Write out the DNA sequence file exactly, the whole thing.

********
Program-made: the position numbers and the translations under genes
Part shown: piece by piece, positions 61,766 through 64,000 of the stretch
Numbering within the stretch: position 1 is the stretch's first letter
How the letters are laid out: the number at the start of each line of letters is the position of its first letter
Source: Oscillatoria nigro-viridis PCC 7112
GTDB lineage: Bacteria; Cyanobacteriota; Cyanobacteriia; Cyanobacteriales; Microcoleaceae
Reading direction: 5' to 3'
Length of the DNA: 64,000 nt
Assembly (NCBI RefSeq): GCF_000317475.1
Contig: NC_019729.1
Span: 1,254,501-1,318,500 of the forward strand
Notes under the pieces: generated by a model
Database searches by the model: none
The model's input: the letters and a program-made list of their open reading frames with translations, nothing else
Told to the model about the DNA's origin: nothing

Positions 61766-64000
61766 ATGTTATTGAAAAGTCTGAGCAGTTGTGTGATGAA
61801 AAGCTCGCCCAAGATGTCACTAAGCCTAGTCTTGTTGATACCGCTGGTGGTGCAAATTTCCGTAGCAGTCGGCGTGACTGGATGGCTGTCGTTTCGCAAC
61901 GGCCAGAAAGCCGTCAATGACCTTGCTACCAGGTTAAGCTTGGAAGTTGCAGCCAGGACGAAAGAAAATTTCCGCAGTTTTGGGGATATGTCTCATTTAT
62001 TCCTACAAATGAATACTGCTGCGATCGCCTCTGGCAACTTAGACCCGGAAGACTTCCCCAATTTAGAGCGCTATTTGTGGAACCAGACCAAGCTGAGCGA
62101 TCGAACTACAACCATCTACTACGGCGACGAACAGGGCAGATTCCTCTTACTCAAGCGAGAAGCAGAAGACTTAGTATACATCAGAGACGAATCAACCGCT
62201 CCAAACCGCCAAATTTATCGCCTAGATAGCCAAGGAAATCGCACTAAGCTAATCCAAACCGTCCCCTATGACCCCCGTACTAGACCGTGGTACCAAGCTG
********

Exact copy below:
Program-made: the position numbers and the translations under genes
Part shown: piece by piece, positions 61,766 through 64,000 of the stretch
Numbering within the stretch: position 1 is the stretch's first letter
How the letters are laid out: the number at the start of each line of letters is the position of its first letter
Source: Oscillatoria nigro-viridis PCC 7112
GTDB lineage: Bacteria; Cyanobacteriota; Cyanobacteriia; Cyanobacteriales; Microcoleaceae
Reading direction: 5' to 3'
Length of the DNA: 64,000 nt
Assembly (NCBI RefSeq): GCF_000317475.1
Contig: NC_019729.1
Span: 1,254,501-1,318,500 of the forward strand
Notes under the pieces: generated by a model
Database searches by the model: none
The model's input: the letters and a program-made list of their open reading frames with translations, nothing else
Told to the model about the DNA's origin: nothing

Positions 61766-64000
61766 ATGTTATTGAAAAGTCTGAGCAGTTGTGTGATGAA
61801 AAGCTCGCCCAAGATGTCACTAAGCCTAGTCTTGTTGATACCGCTGGTGGTGCAAATTTCCGTAGCAGTCGGCGTGACTGGATGGCTGTCGTTTCGCAAC
61901 GGCCAGAAAGCCGTCAATGACCTTGCTACCAGGTTAAGCTTGGAAGTTGCAGCCAGGACGAAAGAAAATTTCCGCAGTTTTGGGGATATGTCTCATTTAT
62001 TCCTACAAATGAATACTGCTGCGATCGCCTCTGGCAACTTAGACCCGGAAGACTTCCCCAATTTAGAGCGCTATTTGTGGAACCAGACCAAGCTGAGCGA
62101 TCGAACTACAACCATCTACTACGGCGACGAACAGGGCAGATTCCTCTTACTCAAGCGAGAAGCAGAAGACTTAGTATACATCAGAGACGAATCAACCGCT
62201 CCAAACCGCCAAATTTATCGCCTAGATAGCCAAGGAAATCGCACTAAGCTAATCCAAACCGTCCCCTATGACCCCCGTACTAGACCGTGGTACCAAGCTG